When I was looking for what to spend some of my first Audible credits on, The Martian by Andy Weir stood out. This still ranks at the top of roughly 15 audiobooks I’ve listened to for two reasons. First, the story and writing was engaging. This was “hardest” sci-fi I’ve read so far. There is a lot of math, chemistry, physics, and botany (yes botany). I’m sure that many people would be put off by such dry and detailed descriptions, but that leads me to my second point. The performance of the narrator, R.C. Bray, was superb. He made the “hard science” interesting and entertaining. His voice strikes me as a perfect fit for the main character, Mark Watney. Do yourself a favor and listen to the 5 minute sample on Audible and judge for yourself. While the book focuses on his Watney’s mission log, R.C. Bray does voices for other characters in NASA back on Earth. The voices are OK, nothing but nothing spectacular. I can’t say there is anything wrong, but there are other narrators with a stronger skill for differing character voices.
The book starts off with Watney starting the mission log. He basically got left for dead on Mars during an evacuation of the Ares 3 mission. He doesn’t really have much hope of surviving long term, but hopes someone will find the log after he dies to uncover his story. As the book progresses, the log entries pile up and eventually we start to see some plot progression from NASA back on Earth. I ended up really liking the log entry format because it fit in with my relatively short commute. I generally was able to get through a couple entries in just about 15 minutes or so. I really can’t go into the plot much without revealing a bunch of spoilers. All I can say is if you like Science Fiction, this is a must read/listen. This actually won the Audie Award (think Oscars for audiobooks) for the Science Fiction category. R.C. Bray also got the award for best Solo Narration – Male. Do yourself a favor and try to get this on audio. I managed to twist a friend’s arm to get this on audio back when the sale (long gone) was for the $1.99 Kindle Edition with $2.99 audio upgrade.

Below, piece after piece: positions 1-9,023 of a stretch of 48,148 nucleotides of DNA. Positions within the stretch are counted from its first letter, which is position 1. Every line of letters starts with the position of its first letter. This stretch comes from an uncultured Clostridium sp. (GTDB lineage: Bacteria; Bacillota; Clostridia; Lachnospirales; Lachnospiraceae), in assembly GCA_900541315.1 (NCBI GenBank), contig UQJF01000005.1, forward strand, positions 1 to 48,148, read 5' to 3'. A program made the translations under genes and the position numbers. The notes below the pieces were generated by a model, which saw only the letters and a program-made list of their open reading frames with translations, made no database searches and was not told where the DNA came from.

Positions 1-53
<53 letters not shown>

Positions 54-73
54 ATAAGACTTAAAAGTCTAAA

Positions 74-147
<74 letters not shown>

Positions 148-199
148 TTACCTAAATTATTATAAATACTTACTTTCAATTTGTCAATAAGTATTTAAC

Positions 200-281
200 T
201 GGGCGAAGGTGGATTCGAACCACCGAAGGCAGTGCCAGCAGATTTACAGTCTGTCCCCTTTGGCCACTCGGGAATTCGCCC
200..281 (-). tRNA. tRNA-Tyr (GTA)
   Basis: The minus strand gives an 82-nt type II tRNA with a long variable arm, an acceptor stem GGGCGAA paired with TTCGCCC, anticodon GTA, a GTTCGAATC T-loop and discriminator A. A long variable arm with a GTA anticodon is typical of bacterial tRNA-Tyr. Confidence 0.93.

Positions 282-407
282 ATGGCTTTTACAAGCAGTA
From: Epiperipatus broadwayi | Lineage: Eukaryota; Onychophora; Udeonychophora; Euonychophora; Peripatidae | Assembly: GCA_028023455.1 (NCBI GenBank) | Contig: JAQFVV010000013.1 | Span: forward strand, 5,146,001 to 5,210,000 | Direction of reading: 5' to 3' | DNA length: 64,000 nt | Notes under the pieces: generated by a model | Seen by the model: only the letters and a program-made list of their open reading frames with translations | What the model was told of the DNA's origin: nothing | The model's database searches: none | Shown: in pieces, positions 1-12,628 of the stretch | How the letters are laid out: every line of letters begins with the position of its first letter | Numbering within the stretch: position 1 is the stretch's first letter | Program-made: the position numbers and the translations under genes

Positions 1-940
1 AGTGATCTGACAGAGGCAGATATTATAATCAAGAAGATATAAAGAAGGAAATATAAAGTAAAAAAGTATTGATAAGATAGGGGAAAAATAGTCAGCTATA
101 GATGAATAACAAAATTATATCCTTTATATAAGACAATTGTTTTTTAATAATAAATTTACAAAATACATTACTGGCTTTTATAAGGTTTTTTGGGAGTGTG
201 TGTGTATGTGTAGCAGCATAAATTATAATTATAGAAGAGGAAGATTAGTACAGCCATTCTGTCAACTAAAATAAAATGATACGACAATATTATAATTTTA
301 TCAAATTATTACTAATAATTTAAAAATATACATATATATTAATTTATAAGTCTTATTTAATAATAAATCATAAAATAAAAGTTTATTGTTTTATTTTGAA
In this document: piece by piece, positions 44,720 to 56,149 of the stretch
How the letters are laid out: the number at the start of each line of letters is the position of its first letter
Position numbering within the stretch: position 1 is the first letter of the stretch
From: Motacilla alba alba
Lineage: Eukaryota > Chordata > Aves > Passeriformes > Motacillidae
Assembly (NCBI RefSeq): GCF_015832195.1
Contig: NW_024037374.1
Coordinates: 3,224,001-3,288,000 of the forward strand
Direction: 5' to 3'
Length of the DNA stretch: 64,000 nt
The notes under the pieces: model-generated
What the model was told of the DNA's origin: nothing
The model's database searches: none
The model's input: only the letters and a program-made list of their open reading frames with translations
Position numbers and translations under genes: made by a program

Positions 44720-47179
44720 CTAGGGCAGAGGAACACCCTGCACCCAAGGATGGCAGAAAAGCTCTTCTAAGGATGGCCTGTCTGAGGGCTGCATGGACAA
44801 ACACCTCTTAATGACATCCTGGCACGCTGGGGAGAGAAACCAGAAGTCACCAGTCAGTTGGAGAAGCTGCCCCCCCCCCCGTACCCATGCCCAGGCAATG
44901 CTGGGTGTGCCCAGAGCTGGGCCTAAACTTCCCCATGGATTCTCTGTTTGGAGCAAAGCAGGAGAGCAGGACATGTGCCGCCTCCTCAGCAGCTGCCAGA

I thought really hard after finishing this book whether or not I’d want to actually read it sometime in the future. I eventually decided that I just couldn’t, because I would miss R.C. Bray’s voice. If you’ve never listened to an audiobook, give it a try. Groupon has a current deal for new Audible.com members: $1.95 a month for the first 3 months. Three audiobooks for $6 is a major bargain in my opinion. If you’d like to support my site, click through my link, which I may or may not get referral credit for: Audible deals at Groupon
I can’t wait to see the movie adaptation that is due out on Friday. I’m sure just about everyone has heard about it, especially since the recent announcement from the real NASA that they have evidence of actual surface water on Mars. I’m hoping that that publicity and this book / movie will help get enough attention so we can actually make things like the Ares mission actually happen. Sometimes I wish we could easily erase our memories of books before seeing the movie, then restore it later to compare. After I see the movie, I’ll review that as well. Andy Weir really deserves all he’s going to get from the book, audiobook, and movie rights. He really did find a winning formula for great Science Fiction.